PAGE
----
“Retribution?” She said, her fair eyebrows knitting together as her nostrils wrinkled, “When did Starfleet start naming their ships with titles like that? It just sounds so harsh, so grim.”

    “These are grim times…my child,” he added after a nanoseconds thought. The term seemed to dilute her doubts and she began to glow again.

    “I think Captain Shelby can spare you for a while. I’ll have the information waiting for you on your desktop in your cabin.”

    “Thank you, Sir,” she said, her body tensing for a few moments, before she threw away caution and hugged him. Melek found himself weakening in her tightly embrace. He pulled gently away. Tears tracked down the woman’s face. “I just never,” her voice hitched as she sobbed, “thought this day…”

    “Off with you now,” he waved at the door. “You’ve got a lot of things to do.”

    “Okay Sir,” she said after a few moments of composing herself. She wiped the moisture from her face and straightened her uniform. Before she left, she turned back to him, “I will never forget this Admiral,” she said, “and I will never let you down or Starfleet down again.”

    “You’ve never let me down,” he said, one of the few times he had been honest wearing another man’s face. “And I know you will do your duty to Starfleet as well as you have attended me these last few years.”

    She nodded, unable to speak. Melek feared she was going to start crying again, but the woman maintained herself. He sat back in Shelby’s chair and let himself sag. Keeping up the front was becoming more draining every day.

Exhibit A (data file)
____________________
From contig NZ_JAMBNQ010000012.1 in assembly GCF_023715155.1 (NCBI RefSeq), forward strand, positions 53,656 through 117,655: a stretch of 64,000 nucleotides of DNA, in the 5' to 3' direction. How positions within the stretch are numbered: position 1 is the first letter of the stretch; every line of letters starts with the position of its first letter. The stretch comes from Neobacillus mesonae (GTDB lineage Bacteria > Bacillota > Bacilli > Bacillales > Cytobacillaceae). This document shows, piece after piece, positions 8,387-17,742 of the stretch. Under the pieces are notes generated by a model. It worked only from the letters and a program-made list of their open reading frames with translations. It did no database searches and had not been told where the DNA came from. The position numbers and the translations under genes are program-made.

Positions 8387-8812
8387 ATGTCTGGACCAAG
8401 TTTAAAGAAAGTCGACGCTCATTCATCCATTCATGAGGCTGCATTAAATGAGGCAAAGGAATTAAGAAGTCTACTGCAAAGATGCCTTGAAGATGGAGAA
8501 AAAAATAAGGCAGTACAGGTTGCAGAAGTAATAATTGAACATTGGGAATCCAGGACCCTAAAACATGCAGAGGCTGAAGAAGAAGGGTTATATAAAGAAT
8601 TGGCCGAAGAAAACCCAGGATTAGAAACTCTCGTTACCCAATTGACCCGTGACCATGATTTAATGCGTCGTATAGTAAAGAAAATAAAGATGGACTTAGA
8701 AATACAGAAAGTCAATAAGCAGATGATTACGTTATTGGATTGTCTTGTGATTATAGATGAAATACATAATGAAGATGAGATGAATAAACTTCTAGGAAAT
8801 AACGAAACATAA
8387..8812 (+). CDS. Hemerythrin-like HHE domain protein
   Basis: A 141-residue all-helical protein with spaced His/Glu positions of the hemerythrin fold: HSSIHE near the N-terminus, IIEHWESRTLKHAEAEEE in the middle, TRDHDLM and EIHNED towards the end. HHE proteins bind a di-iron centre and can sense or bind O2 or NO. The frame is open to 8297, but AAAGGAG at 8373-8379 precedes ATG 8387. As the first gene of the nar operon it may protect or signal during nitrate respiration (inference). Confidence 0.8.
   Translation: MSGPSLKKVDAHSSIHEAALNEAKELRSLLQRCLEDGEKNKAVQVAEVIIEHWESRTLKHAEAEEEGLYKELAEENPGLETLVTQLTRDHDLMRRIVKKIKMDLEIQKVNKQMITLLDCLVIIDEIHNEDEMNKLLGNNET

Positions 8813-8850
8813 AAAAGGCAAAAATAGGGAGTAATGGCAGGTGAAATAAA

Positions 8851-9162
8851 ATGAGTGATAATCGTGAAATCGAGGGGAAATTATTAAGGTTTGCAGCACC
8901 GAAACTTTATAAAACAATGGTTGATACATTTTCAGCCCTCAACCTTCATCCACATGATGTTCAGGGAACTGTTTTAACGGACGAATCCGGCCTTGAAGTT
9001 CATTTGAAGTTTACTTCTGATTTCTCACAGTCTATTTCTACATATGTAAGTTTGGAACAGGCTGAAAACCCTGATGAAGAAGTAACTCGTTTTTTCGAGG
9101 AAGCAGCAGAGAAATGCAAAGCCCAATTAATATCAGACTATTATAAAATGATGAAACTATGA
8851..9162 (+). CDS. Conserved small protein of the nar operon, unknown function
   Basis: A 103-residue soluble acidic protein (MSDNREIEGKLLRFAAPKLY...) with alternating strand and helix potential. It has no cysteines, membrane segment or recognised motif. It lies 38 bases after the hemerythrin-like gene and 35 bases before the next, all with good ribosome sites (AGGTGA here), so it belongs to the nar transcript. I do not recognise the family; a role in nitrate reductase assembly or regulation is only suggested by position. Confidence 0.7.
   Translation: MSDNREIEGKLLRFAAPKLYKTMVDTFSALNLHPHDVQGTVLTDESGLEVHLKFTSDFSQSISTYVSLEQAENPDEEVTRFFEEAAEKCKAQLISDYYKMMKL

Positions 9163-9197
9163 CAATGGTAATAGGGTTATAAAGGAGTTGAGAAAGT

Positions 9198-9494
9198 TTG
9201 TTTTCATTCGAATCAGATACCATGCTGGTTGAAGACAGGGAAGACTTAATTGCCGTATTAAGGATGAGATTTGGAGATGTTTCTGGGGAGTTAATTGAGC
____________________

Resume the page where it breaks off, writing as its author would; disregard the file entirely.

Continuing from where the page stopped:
But it would be all worth it to secure Melken’s release and aid his father in restoring Cardassia’s greatness. “Now, back to saving my real daughter,” he mumbled, as he input the new meeting coordinates into Shelby’s desktop. He wanted to see what made this place so special. Despite Martell’s cunning, he could never take into account that he wasn’t dealing with a mere human, but a deep cover Obsidian Order agent whose child’s life was on the line. There was no trap he could spring that Melek wouldn’t make sure he was aware of beforehand.
    *******************************************************************
     
  13. CeJay

    CeJay Commodore Commodore

    Joined:
    Feb 5, 2006
    OK, my Haas appreciation meter is dropping quite a bit after this. I don't know what's worse, the fact that she still hasn't got a clue that she is serving the enemy or that she will be put into the unenviable position of having to be grateful to him for advancing her career. Either way she's going to be in a bad place.
     
  14. DarKush

    DarKush Rear Admiral Rear Admiral

    Joined:
    Nov 18, 2005
    CeJay,

    As always, thanks for commenting. Wanted to let you and the other readers now that future installments might be a long time in coming. My computer recently crashed (I'm writing this from a library computer and I don't have ready access to a local library unfortunately). Not sure when I will back up and running again.

    I wouldn't be so harsh on Haas. Albert is her surrogate father and he's been in her corner. So she's blinded by a lot of love for him, unresolved feelings regarding her father, and her ambitions.